Jenna McGrath

Ph.D. Candidate

Member Of:
  • School of Public Policy
  • Climate and Energy Policy Laboratory
Email Address:
Office Location:
DM Smith
Related Links:
Faculty Advisor:  Valerie Thomas
  • B.A. Environmental Analysis and Policy, Boston University
  • M.A. Environmental Energy Analysis, Boston University
Awards and
  • Cybersecurity Fellow (2018), Georgia Tech Institute for Information Security and Privacy
  • Energy Expo Chair (2016, 2017), Georgia Tech Energy Club
  • Sam Nunn Security Program Fellow (2015-2016), Georgia Tech Sam Nunn School of International Affairs
  • Finalist (2015), C3E Women in Clean Energy Symposium Poster Competition
  • NSF IGERT Fellow (2013-2015), focus in Nanomaterials for Energy Storage and Conversion
Areas of
  • Energy Policy
  • Energy Security
  • Grid Infrastructure Security And Policy
Research Fields:
  • Clean Energy
  • Climate Change Mitigation
  • Energy Efficiency
  • Energy, Climate and Environmental Policy
  • Smart Grid
Recent Publications


Journal Articles

  • Climate impacts on the cost of solar energy
       In: Energy Policy [Peer Reviewed]

    July 2016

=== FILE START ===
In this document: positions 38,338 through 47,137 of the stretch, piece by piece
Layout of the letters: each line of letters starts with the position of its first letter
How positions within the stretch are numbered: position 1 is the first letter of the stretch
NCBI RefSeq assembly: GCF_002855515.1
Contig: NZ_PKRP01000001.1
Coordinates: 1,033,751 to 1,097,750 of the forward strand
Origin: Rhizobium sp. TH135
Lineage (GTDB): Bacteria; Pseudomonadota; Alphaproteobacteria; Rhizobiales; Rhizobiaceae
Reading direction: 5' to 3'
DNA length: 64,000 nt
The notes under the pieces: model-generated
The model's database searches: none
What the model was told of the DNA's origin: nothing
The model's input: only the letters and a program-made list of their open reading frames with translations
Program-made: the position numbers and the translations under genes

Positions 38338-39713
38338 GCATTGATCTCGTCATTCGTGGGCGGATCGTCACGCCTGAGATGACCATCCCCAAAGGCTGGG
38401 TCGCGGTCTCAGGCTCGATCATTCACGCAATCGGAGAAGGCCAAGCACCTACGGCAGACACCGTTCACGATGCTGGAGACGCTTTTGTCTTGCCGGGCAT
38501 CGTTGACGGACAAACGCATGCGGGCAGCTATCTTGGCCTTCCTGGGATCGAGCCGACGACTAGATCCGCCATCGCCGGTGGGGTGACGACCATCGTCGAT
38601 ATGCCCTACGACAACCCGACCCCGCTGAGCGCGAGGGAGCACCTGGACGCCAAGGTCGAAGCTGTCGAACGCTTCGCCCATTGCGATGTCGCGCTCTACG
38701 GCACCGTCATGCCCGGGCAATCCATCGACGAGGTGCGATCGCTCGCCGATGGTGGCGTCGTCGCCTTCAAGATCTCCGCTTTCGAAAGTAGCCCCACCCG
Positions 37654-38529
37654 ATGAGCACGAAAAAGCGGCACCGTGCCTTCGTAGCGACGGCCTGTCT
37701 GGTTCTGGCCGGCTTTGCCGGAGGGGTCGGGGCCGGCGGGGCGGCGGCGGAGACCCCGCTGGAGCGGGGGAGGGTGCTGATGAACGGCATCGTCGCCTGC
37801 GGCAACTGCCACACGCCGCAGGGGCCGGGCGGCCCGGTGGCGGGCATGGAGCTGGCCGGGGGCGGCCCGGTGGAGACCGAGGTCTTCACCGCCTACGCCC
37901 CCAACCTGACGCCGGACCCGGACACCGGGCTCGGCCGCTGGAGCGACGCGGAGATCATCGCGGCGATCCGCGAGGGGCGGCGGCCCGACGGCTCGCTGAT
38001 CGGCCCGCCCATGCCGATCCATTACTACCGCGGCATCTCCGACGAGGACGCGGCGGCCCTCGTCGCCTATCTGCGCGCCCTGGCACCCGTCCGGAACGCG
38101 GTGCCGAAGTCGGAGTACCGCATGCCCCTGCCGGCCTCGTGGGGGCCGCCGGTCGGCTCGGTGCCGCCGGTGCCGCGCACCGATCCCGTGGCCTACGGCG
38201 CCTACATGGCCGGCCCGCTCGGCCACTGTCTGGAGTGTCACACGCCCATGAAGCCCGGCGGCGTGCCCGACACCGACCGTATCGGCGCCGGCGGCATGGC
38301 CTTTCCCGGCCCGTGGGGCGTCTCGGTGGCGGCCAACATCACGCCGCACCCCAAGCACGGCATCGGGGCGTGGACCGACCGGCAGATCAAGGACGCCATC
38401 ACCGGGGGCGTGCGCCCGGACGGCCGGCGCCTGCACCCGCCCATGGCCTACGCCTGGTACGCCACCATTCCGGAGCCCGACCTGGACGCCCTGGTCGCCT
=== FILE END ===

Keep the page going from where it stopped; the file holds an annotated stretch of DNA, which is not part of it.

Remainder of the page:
Photovoltaic (PV) Levelized Cost of Energy (LCOE) estimates are widely utilized by decision makers to predict the long-term cost and benefits of solar PV installations, but fail to consider local climate, which impacts PV panel lifetime and performance. Specific types of solar PV panels are known to respond to climate factors differently. Mono-, poly-, and amorphous-silicon (Si) PV technologies are known to exhibit varying degradation rates and instantaneous power losses as a function of operating temperature, humidity, thermal cycling, and panel soiling. We formulate an extended LCOE calculation, which considers PV module performance and lifespan as a function of local climate. The LCOE is then calculated for crystalline and amorphous Si PV technologies across several climates. Finally, we assess the impact of various policy incentives on reducing the firm's cost of solar deployment when controlling for climate. This assessment is the first to quantify tradeoffs between technologies, geographies, and policies in a unified manner. Results suggest crystalline Si solar panels as the most promising candidate for commercial-scale PV systems due to their low degradation rates compared to amorphous technologies. Across technologies, we note the strong ability of investment subsidies in removing uncertainty and reducing the LCOE, compared to production incentives.